I’m often asked why a business owner would choose an ESOP over other succession planning alternatives.
Considering most business owners have spent the greater part of their life building their company, it’s a once in a lifetime decision that requires careful consideration of the available alternatives. After all, you will only exit your business once.
The following is a brief discussion of the advantages of an ESOP versus the two most common succession planning alternatives:
- Independent Third Party Transfer (selling the company to a competitor or a private equity firm)
- Related Party Transfer (management / family buyout)
ESOP versus selling to competitor or investor
Selling to another company or private equity firm means giving up control. Independent third party buyers will do what they believe is in the best interest of their investment. Since there’s not one right way to run a company, the company post-acquisition could look a lot different from the company you built. In the case of a sale to a competitor, there is often a consolidation of operations, which may mean plant closures and/or reductions in workforce.
Once you’ve sold it, it’s gone. Your input and control of what the company looks like, long-term, is over.
Selling the company to the ESOP, on the other hand, is intended to keep the company’s culture, operations, identity and employees intact. The ESOP provides the necessary liquidity to the shareholders through a structure designed to create a long-term sustainable ownership transition, while at the same time providing significant tax advantages to the Company and the selling shareholders. A sale to an ESOP also allows the seller to continue to be actively involved in the business, whereas involvement after a sale to a third party will be limited or nonexistent.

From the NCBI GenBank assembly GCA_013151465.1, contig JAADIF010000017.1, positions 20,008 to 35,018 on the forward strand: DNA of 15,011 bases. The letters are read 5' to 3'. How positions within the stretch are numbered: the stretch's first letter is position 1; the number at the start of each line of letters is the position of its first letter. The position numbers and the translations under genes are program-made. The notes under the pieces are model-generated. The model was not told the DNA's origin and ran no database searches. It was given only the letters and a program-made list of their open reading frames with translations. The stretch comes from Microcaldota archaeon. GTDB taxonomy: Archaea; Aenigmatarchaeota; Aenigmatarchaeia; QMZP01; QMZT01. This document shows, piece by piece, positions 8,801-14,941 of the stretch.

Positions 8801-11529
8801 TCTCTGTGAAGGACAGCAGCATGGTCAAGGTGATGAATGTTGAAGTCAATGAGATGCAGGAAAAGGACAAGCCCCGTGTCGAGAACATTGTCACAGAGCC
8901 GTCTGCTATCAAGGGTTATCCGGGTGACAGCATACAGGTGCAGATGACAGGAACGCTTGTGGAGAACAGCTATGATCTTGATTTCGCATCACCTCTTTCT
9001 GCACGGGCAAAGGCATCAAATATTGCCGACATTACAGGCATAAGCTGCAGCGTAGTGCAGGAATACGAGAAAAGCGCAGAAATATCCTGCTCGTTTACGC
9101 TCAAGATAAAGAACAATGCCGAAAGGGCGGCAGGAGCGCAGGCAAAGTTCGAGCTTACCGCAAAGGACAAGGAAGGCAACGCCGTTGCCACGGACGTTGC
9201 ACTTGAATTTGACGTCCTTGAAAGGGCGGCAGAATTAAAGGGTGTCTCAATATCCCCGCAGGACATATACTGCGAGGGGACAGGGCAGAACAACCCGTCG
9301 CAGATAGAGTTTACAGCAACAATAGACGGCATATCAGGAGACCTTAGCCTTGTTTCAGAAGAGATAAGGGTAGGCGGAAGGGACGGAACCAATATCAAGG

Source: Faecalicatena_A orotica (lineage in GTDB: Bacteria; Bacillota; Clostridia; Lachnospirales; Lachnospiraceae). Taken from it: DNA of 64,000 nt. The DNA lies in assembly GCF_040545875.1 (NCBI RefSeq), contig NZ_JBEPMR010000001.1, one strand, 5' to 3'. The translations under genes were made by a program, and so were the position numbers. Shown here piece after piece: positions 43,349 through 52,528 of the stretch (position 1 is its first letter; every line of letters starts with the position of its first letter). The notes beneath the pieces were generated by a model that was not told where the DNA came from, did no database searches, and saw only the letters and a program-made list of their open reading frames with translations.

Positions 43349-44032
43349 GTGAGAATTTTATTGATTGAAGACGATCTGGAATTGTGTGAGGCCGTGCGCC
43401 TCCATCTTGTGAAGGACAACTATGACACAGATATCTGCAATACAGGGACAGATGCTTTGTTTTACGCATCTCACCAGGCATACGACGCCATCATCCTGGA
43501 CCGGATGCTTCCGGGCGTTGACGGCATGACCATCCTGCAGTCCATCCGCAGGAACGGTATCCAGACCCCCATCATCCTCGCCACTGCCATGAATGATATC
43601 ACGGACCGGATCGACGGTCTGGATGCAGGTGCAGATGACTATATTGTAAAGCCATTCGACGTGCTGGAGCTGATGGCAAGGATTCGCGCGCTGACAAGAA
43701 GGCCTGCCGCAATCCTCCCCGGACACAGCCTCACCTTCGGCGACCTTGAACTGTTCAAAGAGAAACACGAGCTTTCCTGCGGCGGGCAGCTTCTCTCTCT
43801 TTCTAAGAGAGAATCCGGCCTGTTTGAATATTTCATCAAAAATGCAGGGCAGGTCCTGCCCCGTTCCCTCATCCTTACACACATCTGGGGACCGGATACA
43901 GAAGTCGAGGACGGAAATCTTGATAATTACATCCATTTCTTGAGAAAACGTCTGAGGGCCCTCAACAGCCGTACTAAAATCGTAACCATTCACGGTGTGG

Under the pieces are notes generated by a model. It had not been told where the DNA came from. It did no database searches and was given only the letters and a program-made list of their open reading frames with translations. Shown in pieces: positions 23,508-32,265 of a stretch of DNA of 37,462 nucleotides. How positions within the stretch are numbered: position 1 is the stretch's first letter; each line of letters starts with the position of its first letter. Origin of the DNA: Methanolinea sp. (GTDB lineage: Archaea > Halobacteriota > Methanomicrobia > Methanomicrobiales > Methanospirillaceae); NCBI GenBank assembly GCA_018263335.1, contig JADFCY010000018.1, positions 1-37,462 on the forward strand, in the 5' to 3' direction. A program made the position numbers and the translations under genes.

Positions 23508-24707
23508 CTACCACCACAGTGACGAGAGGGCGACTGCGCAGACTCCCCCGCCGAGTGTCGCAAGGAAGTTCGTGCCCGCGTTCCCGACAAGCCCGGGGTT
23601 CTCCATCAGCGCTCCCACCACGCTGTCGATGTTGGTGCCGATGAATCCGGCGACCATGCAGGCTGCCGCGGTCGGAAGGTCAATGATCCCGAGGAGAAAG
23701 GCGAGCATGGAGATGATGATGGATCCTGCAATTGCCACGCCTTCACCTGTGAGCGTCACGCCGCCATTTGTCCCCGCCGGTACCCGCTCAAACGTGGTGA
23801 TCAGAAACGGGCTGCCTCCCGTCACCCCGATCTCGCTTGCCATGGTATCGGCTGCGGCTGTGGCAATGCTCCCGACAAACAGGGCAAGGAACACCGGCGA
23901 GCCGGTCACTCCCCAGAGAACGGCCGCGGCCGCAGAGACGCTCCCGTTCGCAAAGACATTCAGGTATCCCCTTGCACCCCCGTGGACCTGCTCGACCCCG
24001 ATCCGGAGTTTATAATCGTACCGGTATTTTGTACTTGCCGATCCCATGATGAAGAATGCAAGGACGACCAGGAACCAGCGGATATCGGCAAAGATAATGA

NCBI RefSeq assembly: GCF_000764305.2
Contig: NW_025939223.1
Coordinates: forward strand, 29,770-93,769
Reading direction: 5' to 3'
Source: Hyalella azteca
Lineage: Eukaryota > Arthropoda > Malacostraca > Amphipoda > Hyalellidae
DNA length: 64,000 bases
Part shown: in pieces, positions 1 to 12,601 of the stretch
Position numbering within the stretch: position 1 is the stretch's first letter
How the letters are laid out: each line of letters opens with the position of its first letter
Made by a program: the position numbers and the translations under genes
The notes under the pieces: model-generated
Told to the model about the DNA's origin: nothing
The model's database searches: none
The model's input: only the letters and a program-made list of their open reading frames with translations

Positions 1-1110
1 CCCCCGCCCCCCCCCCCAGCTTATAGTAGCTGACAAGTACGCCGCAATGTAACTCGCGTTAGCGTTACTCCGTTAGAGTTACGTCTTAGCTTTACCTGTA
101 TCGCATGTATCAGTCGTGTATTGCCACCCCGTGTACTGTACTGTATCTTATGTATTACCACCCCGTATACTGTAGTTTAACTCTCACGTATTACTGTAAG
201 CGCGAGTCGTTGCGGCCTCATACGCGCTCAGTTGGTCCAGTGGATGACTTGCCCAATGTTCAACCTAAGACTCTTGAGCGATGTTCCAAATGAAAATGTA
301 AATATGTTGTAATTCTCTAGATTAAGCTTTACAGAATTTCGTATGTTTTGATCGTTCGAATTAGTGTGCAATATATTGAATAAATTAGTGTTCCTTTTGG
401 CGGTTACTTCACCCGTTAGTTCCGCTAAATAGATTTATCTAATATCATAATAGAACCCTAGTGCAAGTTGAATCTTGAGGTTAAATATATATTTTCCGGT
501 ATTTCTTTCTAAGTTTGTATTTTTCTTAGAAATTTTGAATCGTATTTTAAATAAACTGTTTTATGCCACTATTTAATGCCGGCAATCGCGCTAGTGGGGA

ESOP versus management/family buyout
The biggest challenge to management or family buyouts is that the individual managers and family members rarely have enough money to buy the company. Even if financing is available, personal guarantees will be necessary which can put a lot of stress on managers who are not accustomed to that level of risk. Also, a management or family buyout does not offer the significant tax advantages that an ESOP has to offer.
A sale to an ESOP can keep the management team in place, and any borrowing incurred by the company to finance the transaction is effectively deductible (both principal and interest), which makes it much easier for the company to repay the transaction debt. Also, a sale to an ESOP may allow a seller to defer capital gains tax on the sale of the shares under a special tax code provision.
Sometimes a management/family buyout is done in conjunction with an ESOP. The ESOP will buy a portion of the shares and managers/family members will buy a portion, according to their means.
There are many other benefits of an ESOP:
- Gives you some control over what the company looks like going forward
- Solves the problem of ownership succession planning
- Gets the value you need out of the business
- Gives good news to the people still there – the company will continue
- Jobs are as safe as they were before
- The business is still there, which is good for the local economy and the owner’s legacy
- Your name association with the company is intact
An ESOP is not right in every situation, but given its significant tax and other advantages, it should be given consideration as part of most succession planning decision-making processes.
Paul Fusco is a Shareholder at SES Advisors’ sister law firm of Steiker, Greenapple & Fusco, P.C.